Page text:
My friend had assured me that there would be a lesson for beginners prior to the evening’s dancing, and while there was indeed a lesson, the problem was that it was conducted entirely in French. Thankfully, the instructor spoke slowly and articulately as he demonstrated the various different salsa moves, but I still only understood about 30% of what he was saying. A victory for my burgeoning French skills, but a huge disadvantage to my non-existent salsa skills. For about 10 minutes, we all danced by ourselves in lines as the instructor went through the steps, and I was on the verge of figuring them out when he suddenly had the class pair off and move into several large circles. It was time to stop dancing by myself and give it a go with a partner; a partner who was going to lead and who expected me to follow. This was when the lesson became almost comical.

I cannot describe to you the utter paradox of trying to memorize and teach your feet dance moves in another language, while at the same time having to abandon what you’ve halfway learned and simply follow your partner’s lead. Every 30 seconds or so, we would change partners, and I quickly came to realize that the best ones were the guys who knew what they were doing, because they could simply push me where I needed to go. However, these guys were few and far between, and when you throw together two complete novices who barely have a grasp of the rudimentary moves and don’t share a language, well, let’s just say it wasn’t pretty. After awhile, a look of bewildered frustration was permanently fixed on my face, and as I bumbled my way through partner after partner, I began to seriously question my new “say yes” life plan. I was about to throw in the towel on salsa dancing altogether, when my next partner took pity on me and gave me a quick tutorial of the most basic salsa steps. In English. I could have hugged him, because with just those few steps in place, something clicked, and as I made my way through the next couple of partners, my steps became more confidant, enthusiastic, and more importantly, more or less correct. I even started to believe that I could tackle the more complicated moves, but I was quickly proved mistaken while dancing with my last partner of the lesson. I forgot to follow his lead and went the wrong way, and he responded by throwing a little hissy fit that was so thoroughly French in nature it actually made me laugh out loud. Needless to say, that did not improve his opinion of me.

After the lessons were over, the lights were dimmed, the music was cranked, and the dance floor was immediately packed. My usual dance strategy of hiding in the corner beckoned, but I firmly pushed the idea out of my head as I headed out onto the dance floor with a very patient friend, and before long I was twirling along with the music, laughing, and generally having an awesome time. I wasn’t doing the steps correctly, not even close, but that wasn’t the point. It was just fun to get out onto the dance floor and try. Two hours and half a dozen dances later, I had made some new friends, marginally increased my skill level, and had even managed to hold my own in a very basic conversation in French with one of the club’s bouncers. All in all it was a great night, and it’s a testament to what can happen when you say yes. I’ll remember that the next time I’m tempted to say no just because the adventure lies beyond my comfort zone.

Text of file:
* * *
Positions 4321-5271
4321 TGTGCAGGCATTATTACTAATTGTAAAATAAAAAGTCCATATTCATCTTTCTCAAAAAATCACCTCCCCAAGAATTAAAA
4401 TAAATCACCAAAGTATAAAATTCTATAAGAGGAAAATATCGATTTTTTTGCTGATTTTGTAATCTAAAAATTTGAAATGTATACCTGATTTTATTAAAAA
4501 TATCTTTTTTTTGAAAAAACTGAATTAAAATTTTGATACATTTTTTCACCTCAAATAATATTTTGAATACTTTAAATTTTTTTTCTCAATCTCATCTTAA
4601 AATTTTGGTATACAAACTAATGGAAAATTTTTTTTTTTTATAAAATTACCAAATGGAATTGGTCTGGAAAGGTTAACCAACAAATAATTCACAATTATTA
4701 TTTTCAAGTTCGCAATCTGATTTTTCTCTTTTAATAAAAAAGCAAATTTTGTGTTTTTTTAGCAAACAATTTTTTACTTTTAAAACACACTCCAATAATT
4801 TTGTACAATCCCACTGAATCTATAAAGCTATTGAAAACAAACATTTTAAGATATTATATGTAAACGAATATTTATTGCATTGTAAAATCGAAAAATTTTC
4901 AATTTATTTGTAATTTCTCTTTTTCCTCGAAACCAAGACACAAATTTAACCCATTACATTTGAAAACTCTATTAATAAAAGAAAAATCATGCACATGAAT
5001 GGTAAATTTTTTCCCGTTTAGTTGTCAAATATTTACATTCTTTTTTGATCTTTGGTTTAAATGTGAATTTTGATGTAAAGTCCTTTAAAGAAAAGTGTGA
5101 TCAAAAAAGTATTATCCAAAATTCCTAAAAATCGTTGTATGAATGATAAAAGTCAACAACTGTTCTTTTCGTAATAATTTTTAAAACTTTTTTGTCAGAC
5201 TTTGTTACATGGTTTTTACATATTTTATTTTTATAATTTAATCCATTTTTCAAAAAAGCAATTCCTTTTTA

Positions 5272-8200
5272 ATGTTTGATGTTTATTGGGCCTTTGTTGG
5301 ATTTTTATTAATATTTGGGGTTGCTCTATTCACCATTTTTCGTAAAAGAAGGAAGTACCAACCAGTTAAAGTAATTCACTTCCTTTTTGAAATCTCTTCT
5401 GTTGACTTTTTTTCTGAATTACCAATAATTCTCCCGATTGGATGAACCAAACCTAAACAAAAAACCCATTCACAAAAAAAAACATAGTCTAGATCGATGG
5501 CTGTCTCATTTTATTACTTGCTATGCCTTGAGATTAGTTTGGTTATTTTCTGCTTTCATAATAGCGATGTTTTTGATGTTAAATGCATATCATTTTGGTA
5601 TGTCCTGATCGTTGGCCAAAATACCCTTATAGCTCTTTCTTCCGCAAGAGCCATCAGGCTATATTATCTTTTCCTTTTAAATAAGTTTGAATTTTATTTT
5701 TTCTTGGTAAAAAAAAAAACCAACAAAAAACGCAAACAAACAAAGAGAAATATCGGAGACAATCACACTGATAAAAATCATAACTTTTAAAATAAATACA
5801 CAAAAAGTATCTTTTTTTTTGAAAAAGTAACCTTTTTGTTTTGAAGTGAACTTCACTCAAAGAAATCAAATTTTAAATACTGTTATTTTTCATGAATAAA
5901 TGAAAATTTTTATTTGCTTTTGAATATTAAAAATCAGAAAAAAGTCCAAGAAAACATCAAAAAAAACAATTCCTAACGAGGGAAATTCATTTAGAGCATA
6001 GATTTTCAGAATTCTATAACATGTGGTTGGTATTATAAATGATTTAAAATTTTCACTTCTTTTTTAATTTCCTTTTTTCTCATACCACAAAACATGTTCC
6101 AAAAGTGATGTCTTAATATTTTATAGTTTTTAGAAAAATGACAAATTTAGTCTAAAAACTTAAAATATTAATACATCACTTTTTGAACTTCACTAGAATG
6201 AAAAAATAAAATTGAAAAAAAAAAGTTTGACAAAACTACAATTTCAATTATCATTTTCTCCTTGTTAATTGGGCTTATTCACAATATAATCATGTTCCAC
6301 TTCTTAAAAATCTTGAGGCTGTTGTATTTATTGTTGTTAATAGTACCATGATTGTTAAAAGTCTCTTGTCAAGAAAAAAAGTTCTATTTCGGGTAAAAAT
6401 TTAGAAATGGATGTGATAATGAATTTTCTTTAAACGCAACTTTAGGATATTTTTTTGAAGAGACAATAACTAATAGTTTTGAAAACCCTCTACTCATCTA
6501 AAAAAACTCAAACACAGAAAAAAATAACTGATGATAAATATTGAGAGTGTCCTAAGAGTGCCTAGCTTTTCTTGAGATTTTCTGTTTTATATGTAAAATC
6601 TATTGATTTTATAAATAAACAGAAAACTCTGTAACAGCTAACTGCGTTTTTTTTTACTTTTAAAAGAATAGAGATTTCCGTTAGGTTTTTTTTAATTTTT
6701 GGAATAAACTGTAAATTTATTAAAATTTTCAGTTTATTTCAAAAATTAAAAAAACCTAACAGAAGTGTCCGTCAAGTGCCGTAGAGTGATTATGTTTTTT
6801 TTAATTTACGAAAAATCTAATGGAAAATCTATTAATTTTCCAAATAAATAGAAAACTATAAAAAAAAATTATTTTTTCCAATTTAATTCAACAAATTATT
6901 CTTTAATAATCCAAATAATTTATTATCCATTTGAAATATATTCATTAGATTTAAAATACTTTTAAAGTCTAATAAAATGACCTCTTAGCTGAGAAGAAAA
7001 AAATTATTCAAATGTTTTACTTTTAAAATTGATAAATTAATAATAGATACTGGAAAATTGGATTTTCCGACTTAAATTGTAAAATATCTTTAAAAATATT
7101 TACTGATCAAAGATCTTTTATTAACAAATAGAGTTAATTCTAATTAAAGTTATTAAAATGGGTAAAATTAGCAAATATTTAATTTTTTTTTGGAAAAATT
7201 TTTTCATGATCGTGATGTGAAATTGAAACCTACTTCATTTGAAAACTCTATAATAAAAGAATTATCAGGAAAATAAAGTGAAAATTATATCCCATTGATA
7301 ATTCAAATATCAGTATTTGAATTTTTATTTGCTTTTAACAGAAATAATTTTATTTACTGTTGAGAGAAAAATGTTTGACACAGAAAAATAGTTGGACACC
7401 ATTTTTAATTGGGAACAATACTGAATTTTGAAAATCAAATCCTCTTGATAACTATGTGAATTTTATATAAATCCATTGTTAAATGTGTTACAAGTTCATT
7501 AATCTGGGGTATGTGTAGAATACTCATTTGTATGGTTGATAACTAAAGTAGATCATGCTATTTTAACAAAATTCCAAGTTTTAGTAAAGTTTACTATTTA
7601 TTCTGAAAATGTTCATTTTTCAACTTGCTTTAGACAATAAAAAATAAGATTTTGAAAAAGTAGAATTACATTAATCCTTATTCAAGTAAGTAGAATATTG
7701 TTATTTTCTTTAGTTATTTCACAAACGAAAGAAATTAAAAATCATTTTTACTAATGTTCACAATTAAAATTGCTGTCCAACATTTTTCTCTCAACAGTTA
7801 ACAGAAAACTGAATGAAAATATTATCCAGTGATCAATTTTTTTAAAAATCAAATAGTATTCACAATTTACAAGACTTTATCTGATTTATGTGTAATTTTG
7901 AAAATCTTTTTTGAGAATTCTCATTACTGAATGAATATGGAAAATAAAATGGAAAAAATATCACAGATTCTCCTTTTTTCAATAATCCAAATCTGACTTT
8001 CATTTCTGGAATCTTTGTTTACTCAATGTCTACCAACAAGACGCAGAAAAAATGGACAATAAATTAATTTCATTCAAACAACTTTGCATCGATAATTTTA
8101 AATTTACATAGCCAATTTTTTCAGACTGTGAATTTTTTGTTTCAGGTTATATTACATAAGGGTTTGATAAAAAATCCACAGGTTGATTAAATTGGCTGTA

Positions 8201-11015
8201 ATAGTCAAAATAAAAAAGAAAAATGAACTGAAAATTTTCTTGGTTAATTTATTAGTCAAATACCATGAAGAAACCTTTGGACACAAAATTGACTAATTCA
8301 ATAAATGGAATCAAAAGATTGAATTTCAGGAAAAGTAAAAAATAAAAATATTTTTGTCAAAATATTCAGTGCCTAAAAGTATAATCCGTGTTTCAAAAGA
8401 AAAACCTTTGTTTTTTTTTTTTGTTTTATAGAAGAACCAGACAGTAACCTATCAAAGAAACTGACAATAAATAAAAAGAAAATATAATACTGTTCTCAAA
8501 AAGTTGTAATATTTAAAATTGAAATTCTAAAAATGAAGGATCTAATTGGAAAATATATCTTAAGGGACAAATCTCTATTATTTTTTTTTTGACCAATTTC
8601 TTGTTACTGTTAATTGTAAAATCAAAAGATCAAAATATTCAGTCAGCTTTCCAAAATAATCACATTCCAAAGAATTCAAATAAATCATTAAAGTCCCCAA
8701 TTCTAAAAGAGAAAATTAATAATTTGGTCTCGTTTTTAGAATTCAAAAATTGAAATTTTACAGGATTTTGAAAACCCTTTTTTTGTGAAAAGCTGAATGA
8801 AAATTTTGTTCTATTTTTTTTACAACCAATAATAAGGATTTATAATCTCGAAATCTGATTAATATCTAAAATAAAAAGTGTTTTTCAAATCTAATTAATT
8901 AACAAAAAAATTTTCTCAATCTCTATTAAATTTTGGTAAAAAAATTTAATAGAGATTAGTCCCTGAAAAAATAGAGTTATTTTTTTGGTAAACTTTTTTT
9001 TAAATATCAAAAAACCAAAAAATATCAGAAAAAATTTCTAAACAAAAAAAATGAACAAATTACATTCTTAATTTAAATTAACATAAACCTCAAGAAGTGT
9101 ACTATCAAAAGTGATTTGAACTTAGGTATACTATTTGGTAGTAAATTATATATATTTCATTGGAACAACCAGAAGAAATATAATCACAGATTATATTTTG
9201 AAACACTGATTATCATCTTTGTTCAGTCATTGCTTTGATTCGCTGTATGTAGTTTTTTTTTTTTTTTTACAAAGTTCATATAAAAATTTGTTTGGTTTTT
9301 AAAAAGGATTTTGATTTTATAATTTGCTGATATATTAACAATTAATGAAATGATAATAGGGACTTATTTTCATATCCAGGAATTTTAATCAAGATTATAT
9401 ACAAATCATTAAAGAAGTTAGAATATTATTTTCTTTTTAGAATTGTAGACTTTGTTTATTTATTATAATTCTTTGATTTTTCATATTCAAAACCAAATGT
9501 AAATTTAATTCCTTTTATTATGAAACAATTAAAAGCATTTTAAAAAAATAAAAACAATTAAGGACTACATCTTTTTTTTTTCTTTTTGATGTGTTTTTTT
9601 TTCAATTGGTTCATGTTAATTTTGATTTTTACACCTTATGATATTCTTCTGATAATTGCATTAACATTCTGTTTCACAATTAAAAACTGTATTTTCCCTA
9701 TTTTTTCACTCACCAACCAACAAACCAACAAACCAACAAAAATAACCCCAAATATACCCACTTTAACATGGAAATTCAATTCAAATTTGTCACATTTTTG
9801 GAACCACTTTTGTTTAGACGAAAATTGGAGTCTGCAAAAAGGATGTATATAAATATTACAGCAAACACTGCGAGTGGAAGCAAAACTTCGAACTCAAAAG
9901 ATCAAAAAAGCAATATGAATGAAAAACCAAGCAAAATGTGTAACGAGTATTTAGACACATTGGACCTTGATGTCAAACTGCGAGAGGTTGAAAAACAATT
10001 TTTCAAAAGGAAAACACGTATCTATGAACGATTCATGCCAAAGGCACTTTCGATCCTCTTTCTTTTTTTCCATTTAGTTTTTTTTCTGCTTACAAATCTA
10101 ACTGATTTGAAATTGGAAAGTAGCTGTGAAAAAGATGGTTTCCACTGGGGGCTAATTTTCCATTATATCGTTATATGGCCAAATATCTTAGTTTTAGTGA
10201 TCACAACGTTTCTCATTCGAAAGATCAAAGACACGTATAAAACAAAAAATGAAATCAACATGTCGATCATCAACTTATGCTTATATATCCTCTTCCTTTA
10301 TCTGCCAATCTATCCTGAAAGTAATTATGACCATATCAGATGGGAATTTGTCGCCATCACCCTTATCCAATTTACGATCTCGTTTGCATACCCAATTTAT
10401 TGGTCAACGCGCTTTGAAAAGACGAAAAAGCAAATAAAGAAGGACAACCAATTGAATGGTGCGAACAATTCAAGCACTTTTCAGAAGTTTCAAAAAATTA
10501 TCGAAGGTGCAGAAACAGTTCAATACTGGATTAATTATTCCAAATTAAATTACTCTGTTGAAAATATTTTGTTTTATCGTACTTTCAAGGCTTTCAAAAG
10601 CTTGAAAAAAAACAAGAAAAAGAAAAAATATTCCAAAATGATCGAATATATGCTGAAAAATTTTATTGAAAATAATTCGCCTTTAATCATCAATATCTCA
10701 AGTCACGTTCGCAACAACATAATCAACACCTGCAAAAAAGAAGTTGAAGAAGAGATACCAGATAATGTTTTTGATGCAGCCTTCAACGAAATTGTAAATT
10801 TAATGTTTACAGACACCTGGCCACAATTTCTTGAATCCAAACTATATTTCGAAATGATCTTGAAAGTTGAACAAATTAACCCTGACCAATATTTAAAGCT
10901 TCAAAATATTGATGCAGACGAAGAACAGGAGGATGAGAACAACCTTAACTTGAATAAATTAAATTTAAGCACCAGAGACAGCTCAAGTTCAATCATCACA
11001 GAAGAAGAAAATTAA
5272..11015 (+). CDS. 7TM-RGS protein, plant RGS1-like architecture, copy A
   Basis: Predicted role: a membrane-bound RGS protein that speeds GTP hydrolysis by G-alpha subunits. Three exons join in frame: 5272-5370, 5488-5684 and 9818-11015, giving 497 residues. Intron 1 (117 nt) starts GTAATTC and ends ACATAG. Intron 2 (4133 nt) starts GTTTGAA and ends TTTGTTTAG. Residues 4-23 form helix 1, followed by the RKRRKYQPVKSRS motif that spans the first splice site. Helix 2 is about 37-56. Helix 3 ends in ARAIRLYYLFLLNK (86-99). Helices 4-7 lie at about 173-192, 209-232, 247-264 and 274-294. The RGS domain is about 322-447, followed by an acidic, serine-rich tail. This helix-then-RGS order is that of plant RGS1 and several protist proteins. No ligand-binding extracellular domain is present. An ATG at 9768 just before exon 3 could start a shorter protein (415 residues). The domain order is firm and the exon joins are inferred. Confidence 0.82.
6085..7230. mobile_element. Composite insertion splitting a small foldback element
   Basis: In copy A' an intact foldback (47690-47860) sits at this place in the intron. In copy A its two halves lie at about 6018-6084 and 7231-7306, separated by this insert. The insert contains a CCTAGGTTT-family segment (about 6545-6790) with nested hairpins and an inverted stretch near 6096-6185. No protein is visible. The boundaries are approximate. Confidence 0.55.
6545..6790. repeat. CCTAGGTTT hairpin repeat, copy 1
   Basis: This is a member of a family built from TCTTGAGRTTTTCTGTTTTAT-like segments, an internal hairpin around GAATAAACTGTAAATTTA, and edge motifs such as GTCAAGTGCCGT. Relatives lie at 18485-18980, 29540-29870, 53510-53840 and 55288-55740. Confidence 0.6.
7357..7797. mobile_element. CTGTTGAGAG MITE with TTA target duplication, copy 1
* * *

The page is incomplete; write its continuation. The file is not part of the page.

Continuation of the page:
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An Endless Stream of Endless Films

Earlier today, Marvel Studios gathered together a group of journalists and fans at the El Capitan Theatre in California to announce the films and release dates that will comprise Phase Three of their Cinematic Universe. Between now and 2019, 11 Marvel movies will be hitting the big screen, including a showdown between Captain America and Iron Man (Captain America: Civil War), Marvel’s first female superhero film (Captain Marvel), and a two part conclusion to the Avengers trilogy. I’m sure this announcement will galvanize the Internet and give fans plenty of fodder for discussion, dissection, and debate in the coming days, but I found myself reacting to the news in a wholly unexpected way: indifference. The weird thing is, I love Marvel movies, so it took me by surprise that today’s news would leave me feeling so underwhelmed.

Back in 2008, Marvel launched its cinematic juggernaut with the release of Iron Man, and while it seems hard to believe now, the film was a huge gamble at the time. Iron Man was a second tier Marvel character and the alter ego of Tony Stark, a narcissistic, egotistical, borderline alcoholic played by a pre-career Renaissance Robert Downey Jr. Marvel’s entire game plan could have easily gone down in flames right then and there, but instead, Downey infused Tony Stark with an irresistible combination of charm and charisma, audiences fell in love with the character, and the rest is history. Six years, 10 films, and over $7 billion at the worldwide box office later, the Marvel Cinematic Universe is stronger than ever, and the recent critical and financial success of the previously almost unknown property Guardians of the Galaxy proved that the Marvel brand is not slowing down anytime soon. What’s even more telling is that every other studio wants in on the action.